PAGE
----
About mid-way through Election Night last week, Joshua Safran, the creator of the ABC drama Quantico, tweeted one of the most accurate summations of our country in less than 140 characters.

While many of us have been (rightfully) fixated on this problem, and what a nation will be like under president-elect Donald Trump and his penchant for peddling xenophobic fears against Muslims, Latinos and others, Safran and other creators like him have been dealing with a tangential problem. How do you continue to show an accurate depiction of America that almost half of the voting (and presumably, viewing) public apparently doesn’t want to see? The short answer is that it might still be too close to call: showrunners have spent the week grappling with the election results and discussing the best way to incorporate what this new reality means into their programming.

Safran tells Complex that he likes to describe Quantico as a “Trojan Horse,” as it can, sometimes subtly, highlight social and political issues while still giving the broadcast-viewing public the entertainment it so craves. The most recent episode included an elaborate interrogation and torture scene in the name of educating new CIA recruits on what it takes to break a suspect. Last season, it rather slyly did not make a big deal of the fact that it featured a Muslim woman in a full-body bathing suit. Safran doesn’t plan to change this strategy.

“It’s sad that we have to have this conversation, but the whole point of Quantico was to reflect the world around it that wasn’t always adequately represented on television,” Safran says. It’s worth noting that his series features a female lead played by Bollywood star Priyanka Chopra, and also includes a female Democratic president and other characters representing several racial, sexual and religious minorities. “The only thing that I care about is that it can inspire conversation and represent the way the world could look instead of the way it looks in this moment.”

Safran adds that, although he is the grandchild of Holocaust survivors and was raised in the melting pot that is New York, he didn’t set out to make a show like this because he's gay or Jewish. "Forget even what I identify as," he says. "I really do want to reflect the world that my friends and I live in—the real world without blinders on.”

Series with less extreme plots and consequences than Quantico may also be in similar situations. Donald Glover told journalist at Television Critics Association last summer that he wanted to make his FX series, Atlanta, “to show people how it feels to be black.” That series, which received raves for its humor and its authenticity when it premiered this fall, joins comedies like CW’s Jane the Virgin, NBC’s The Carmichael Show, HBO’s Insecure, and ABC’s black-ish and Fresh Off the Boat as programs that are relatable to audiences whose skin tones don’t always match those of its stars without the use of outdated or limited viewpoints.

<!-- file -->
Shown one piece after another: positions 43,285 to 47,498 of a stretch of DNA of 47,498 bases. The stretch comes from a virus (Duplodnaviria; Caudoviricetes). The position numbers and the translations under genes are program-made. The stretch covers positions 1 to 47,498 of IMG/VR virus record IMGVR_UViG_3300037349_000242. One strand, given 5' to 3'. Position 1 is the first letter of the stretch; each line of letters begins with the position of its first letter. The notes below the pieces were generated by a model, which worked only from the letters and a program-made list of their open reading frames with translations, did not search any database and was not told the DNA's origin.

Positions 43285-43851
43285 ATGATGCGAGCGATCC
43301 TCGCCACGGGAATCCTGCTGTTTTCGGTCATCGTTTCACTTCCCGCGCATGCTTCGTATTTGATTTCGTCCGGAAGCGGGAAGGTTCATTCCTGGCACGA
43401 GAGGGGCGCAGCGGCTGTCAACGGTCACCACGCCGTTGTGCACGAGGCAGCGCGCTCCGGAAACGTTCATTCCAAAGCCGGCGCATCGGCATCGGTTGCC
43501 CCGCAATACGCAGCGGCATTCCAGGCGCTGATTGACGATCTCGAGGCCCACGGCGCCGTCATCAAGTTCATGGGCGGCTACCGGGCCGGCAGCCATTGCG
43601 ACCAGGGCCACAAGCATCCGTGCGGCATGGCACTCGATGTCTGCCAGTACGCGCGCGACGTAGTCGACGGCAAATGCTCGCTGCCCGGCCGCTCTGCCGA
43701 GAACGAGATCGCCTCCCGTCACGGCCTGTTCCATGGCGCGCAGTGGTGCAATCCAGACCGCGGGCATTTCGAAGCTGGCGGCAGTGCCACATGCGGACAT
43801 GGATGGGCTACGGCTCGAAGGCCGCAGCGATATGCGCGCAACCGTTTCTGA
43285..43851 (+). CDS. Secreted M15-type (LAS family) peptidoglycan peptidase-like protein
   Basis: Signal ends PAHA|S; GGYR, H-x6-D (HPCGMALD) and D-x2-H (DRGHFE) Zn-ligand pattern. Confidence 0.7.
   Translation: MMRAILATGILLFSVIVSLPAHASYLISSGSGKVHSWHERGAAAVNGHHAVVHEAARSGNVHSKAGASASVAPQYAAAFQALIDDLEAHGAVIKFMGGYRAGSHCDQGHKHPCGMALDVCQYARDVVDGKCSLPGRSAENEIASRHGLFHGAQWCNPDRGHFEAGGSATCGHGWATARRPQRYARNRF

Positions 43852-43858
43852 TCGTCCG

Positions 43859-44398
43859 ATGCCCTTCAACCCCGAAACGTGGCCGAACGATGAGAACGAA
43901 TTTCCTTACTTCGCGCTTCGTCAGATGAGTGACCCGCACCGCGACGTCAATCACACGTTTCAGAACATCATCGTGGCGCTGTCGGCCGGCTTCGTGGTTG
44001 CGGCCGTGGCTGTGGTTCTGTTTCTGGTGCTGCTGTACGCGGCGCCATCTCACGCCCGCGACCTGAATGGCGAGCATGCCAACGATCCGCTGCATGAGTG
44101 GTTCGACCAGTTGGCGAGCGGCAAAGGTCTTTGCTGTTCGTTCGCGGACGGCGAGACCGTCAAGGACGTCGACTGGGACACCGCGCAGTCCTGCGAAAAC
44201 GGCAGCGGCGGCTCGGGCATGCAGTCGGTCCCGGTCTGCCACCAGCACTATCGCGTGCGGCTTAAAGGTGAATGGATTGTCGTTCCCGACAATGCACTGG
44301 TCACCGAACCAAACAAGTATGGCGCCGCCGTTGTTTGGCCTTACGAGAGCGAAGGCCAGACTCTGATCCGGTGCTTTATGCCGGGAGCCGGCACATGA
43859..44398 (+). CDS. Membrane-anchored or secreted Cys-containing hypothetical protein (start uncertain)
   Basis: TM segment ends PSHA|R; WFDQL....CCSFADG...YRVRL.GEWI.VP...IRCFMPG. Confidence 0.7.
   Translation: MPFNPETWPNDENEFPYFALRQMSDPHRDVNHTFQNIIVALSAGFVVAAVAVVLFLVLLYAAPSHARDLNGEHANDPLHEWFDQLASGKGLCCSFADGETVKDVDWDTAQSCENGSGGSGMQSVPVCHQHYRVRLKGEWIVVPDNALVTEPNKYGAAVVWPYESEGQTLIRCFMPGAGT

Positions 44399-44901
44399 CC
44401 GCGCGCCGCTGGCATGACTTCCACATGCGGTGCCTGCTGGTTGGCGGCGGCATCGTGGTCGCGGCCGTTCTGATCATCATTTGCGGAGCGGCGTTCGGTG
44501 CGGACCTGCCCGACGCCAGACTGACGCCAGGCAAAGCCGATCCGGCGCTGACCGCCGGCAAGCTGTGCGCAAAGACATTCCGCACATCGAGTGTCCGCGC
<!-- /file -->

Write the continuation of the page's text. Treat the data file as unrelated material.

black-ish creator Kenya Barris says he’s never gotten any flack for showing an African-American family who differ from the stereotypes we've been taught to expect. His characters are black, affluent, and happily successful, and he says if he did ever get any backlash for that, "I wouldn’t give a fuck because we’re not a monolithic people.” The issue now, he says, is “we need to be examining each other as a country and a culture and as a society … I definitely feel the future is at stake. It’s not about money or it’s about success, it’s about having a voice.”

To do this, it’s possible Hollywood might try to hit back at Trump’s offensive stances on immigrants by beefing up its casting of Muslims and Latinos—ironically, two minority groups who have frequently been ignored in the industry—says The Hollywood Reporter TV critic Daniel Fienberg.

“Given the political sentiments in Hollywood, creators are going to say, this is a political representation that we need audiences to see so that they understand that the immigration policies from the Trump administration are wrong,” Fienberg says. “I think it’s possible that someone will say, if we show audiences at home that this is a community that is American—that belongs here, that lives here, that exists here, that works here, that has families here—then maybe they will come to view them in a way that is better. I would love to see that, but that is also something that networks should have been doing previously.”

Fienberg adds that while TV creators may make strides to liberalize their content, it isn’t as if there is a marginalization of scripted TV aimed at conservative America. Just look to the alt-right Adult Swim series Million Dollar Extreme Presents: World Peace or, to a lesser extent, simple basic network programming.

“CBS’s entire model is based upon catching as many different corners of the country that maybe aren’t being represented otherwise … and that’s what broadcast networks, in principal, are supposed to be doing,” says Fienberg. “Maybe the broadcast networks will remember the ‘broad’ part of their edict, but if you look back at last year’s pilot and development season, that’s what they were going for anyway. Either they sensed it was coming or else they realized that’s where their money is.” Fienberg doesn’t think “networks are going to let the Electoral College dictate their programming,” but that we could see more shows with a “conservative underpinning” like the counterterrorism-friendly plot of the 24 spinoff, 24: Legacy.

There is, however, one character trope that Hollywood might need to consider doing away with if we are going to get through this as a united country: That of the one-dimensional right-wing villain. “We cannot disenfranchise 50 million voters and say that they’re crazy no more than they can disenfranchise us,” says Barris. “That is a part that I’m completely determined to make sure that we look at in each other.”